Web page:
Four Americans die in drug-smuggling Mexican area

ROSARITO, Mexico Mon May 19, 2008 6:29pm EDT

Soldiers and plain clothes policemen stand next to a vehicle carrying the bodies of four people killed in the beach town of Rosarito, across the border from San Diego, May 19, 2008. REUTERS/Sergio Ortiz/FRONTERA Newspaper

Soldiers and plain clothes policemen stand next to a vehicle carrying the bodies of four people killed in the beach town of Rosarito, across the border from San Diego, May 19, 2008.

Credit: Reuters/Sergio Ortiz/FRONTERA Newspaper

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ROSARITO, Mexico (Reuters) - Four people believed to be Americans were shot in the head and dumped in a notorious drug-smuggling area in northern Mexico near the California border, Mexican police said on Monday.

Police in the beach town of Rosarito, across the border from San Diego, said they discovered the bodies of three men and a woman on Sunday in an abandoned car in a remote patch of scrubland near the Pacific coast.

Police concluded the victims were U.S. citizens because the vehicle had California license plates, the men appeared to be black, the woman was white and a U.S. driver's license was found in the car, the spokesman said.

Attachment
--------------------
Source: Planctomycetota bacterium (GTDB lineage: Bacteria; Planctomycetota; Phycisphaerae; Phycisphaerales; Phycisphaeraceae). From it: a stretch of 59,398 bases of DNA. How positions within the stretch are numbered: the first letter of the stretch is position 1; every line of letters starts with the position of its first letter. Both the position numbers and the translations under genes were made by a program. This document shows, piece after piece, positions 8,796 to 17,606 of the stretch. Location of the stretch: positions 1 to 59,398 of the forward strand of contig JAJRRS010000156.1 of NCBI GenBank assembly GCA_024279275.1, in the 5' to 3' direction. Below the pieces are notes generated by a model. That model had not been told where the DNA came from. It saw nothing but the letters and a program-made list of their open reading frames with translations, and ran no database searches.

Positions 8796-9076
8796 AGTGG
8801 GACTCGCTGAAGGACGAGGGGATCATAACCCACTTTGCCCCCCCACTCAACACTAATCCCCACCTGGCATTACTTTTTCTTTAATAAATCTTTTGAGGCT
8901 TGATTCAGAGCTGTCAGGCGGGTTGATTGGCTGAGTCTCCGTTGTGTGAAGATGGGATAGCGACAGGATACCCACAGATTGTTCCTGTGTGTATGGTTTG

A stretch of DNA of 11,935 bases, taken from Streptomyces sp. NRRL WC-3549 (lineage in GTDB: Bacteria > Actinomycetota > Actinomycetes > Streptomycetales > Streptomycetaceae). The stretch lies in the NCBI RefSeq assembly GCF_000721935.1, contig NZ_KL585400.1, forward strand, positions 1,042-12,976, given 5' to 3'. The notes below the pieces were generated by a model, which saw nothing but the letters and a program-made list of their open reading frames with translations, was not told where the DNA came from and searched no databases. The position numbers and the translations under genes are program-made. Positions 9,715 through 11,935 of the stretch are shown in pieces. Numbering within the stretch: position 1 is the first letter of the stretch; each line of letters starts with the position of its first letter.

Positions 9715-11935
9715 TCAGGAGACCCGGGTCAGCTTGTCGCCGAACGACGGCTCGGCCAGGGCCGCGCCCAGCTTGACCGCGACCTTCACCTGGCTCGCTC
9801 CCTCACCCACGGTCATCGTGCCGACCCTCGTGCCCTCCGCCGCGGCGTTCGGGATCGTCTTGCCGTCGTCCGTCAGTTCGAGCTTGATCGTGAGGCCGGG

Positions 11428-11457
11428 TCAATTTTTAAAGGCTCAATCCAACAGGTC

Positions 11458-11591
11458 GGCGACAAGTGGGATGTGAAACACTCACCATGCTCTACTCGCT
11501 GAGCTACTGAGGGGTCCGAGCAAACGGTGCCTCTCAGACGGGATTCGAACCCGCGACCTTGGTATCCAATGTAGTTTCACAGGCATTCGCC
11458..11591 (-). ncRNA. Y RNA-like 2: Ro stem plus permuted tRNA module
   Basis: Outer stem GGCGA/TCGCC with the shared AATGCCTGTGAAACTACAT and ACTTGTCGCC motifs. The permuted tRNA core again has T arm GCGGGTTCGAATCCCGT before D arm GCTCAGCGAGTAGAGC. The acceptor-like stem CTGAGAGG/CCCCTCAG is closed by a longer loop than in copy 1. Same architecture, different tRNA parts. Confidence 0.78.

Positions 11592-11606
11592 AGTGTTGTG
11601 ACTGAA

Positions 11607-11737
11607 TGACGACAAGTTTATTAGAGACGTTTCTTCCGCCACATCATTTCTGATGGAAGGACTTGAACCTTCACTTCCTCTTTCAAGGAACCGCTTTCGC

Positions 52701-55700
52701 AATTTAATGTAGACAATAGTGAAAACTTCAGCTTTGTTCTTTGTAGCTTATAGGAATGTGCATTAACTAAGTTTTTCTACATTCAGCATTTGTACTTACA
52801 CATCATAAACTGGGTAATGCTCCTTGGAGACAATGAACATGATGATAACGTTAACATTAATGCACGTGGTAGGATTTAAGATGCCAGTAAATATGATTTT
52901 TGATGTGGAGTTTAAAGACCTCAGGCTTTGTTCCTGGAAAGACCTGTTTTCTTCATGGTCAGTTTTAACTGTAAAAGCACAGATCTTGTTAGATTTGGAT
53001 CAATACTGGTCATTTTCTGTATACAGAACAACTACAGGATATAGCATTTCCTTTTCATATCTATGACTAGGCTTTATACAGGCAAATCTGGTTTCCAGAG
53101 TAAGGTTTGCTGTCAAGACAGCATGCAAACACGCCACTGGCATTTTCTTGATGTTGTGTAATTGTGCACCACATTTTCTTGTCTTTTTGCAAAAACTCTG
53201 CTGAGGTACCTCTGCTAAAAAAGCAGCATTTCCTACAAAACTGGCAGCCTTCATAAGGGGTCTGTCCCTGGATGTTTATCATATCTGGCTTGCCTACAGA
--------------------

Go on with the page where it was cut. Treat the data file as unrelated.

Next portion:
Murders have jumped in Mexico this year, the bulk of them linked to a war between rival drug cartels and security forces that has killed some 1,300 people across Mexico since January. But it is unusual for foreigners to be the victims.

"The bodies had been there for at least a week. They were spotted by local people out hunting," a municipal police spokesman said.

The area where the bodies were found is one of many along the border that gangs use to smuggle marijuana and cocaine into the United States.

In Chihuahua state, which borders Texas, gunmen killed senior police officer Jose Martinez as he left his home in the city of Parral on Monday morning, the state attorney general's office said.

Martinez was head of criminal investigations for southern Chihuahua.

"IT'S A WAR"

President Felipe Calderon, who sent out thousands of troops and federal police to battle drug cartels when he took power in December 2006, said on Monday the escalation in violence was reason to press on.

"It's a serious fight, it's a war, and it means assuming the consequences," he told a news conference following talks with visiting German Chancellor Angela Merkel.

"There is no way the Mexican government will give up this fight. Our pledge and decision is to carry on until we rescue Mexico fully from a situation of abuse and crime," he said.

Drug violence killed more than 2,500 people in Mexico last year. Grisly slayings in 2008 include the beheading this month of a man whose head was dumped on top of a car in the northern city of Monterrey.

Half a dozen high-ranking police officers have been killed this month alone.

Violence has spilled over from the rough city of Tijuana into once-quiet Rosarito and its outlying areas as gangs fight over smuggling routes into California.

(Reporting by Lizbeth Diaz in Rosarito, Miguel Angel Gutierrez in Mexico City and Robin Emmott in Monterrey; Writing by Catherine Bremer, editing by Philip Barbara)

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